At block 904, the imaging server 114 may analyze the initial image to determine the image parameters 116 discussed above in the descriptions of FIGS. 1-8. The imaging server 114 may compare the image parameters 116 against any user preferences. In one instance, the user preferences were submitted by the user. In another instance, the user preferences were generated by the imaging server 114 based, at least in part, on historical user data for the camera device 102. The imaging server 114 may also incorporate the camera device location and/or the resource information in view of the user preferences. The imaging server 114 may prepare recommendation instructions that may be implemented by the camera device 102.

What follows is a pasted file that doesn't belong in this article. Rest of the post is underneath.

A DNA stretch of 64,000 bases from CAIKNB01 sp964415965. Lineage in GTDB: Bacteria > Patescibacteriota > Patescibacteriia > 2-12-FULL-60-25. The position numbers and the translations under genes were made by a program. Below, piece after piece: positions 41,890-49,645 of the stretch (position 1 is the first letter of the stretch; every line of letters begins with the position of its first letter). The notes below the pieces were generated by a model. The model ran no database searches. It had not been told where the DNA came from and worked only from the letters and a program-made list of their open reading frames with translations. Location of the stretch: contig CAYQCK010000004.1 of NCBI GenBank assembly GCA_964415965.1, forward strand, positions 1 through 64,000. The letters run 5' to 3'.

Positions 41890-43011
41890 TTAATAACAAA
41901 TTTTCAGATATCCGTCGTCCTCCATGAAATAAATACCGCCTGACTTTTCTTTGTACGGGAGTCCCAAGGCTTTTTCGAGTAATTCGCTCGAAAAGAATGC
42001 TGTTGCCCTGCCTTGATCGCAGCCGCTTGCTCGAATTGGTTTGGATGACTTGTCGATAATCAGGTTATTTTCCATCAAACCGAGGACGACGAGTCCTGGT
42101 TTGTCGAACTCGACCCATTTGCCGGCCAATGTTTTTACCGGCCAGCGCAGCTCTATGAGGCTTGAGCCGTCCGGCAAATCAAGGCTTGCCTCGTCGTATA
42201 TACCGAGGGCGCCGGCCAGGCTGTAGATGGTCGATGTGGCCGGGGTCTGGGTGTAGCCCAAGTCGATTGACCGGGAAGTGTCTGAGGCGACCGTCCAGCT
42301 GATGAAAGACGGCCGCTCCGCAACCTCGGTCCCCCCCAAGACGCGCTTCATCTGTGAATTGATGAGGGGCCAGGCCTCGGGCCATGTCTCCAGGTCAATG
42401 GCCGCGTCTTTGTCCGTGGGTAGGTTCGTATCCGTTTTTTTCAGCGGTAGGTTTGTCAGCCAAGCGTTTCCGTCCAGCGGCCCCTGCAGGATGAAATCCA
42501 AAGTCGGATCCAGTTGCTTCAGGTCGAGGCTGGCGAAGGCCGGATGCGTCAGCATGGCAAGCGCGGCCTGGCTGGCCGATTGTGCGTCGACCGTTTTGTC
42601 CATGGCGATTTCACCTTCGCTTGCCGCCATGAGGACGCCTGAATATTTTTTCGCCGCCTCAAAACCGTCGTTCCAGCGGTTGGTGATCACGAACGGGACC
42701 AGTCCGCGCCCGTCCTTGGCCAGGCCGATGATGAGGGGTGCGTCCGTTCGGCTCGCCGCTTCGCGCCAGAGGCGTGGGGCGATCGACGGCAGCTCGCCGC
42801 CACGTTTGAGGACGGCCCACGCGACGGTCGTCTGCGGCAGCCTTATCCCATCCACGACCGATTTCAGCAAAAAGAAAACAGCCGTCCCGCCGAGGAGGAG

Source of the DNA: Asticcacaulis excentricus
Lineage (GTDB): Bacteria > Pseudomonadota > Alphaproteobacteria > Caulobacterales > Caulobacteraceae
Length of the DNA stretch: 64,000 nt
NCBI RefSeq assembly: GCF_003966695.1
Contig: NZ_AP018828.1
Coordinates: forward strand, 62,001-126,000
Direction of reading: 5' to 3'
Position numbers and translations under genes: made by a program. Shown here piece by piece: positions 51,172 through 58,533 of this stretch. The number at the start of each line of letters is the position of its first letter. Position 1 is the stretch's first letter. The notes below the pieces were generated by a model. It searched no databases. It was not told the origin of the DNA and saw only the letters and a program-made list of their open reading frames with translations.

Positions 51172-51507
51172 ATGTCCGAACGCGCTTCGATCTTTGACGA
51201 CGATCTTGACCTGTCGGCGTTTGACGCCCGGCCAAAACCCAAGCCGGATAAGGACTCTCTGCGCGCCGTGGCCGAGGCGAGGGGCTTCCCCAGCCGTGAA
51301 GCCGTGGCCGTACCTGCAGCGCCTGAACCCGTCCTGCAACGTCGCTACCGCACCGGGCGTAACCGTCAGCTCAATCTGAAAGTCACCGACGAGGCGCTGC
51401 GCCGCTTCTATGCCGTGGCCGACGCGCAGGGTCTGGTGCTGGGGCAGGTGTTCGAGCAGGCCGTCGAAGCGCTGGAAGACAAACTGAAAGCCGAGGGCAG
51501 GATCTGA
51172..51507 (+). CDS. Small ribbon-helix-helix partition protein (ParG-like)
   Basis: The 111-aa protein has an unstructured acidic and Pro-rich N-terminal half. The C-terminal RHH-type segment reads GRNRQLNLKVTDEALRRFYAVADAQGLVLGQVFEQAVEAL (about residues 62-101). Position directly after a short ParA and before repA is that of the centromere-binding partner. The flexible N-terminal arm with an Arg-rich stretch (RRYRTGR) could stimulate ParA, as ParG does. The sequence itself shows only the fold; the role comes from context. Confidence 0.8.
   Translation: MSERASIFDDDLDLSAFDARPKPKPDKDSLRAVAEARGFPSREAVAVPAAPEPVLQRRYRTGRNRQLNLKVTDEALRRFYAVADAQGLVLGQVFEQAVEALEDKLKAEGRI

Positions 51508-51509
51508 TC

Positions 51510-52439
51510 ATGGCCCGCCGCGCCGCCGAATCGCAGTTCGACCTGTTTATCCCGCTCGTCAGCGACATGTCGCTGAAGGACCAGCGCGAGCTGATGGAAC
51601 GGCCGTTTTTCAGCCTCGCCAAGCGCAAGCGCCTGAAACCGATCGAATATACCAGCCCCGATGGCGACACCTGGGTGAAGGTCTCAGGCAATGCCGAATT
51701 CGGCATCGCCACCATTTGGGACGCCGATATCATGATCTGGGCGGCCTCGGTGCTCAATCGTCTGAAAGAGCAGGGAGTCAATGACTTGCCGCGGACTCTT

At block 906, the imaging server 114 may provide the recommendation instructions to the camera device 102. In one embodiment, the recommendation instructions may be after they have all been generated. In another embodiment, the recommendation instructions may be provided to the camera device as they are generated.

At block 908, the camera device 102 may implement the recommendation instructions and capture the image 104. In another embodiment, the camera device 102 user may be prompted to approve one or more of the recommendation instructions.

At block 910, the camera device 102 may provide the one or more images to the imaging server 114 for storage, optimization, and/or additional analysis.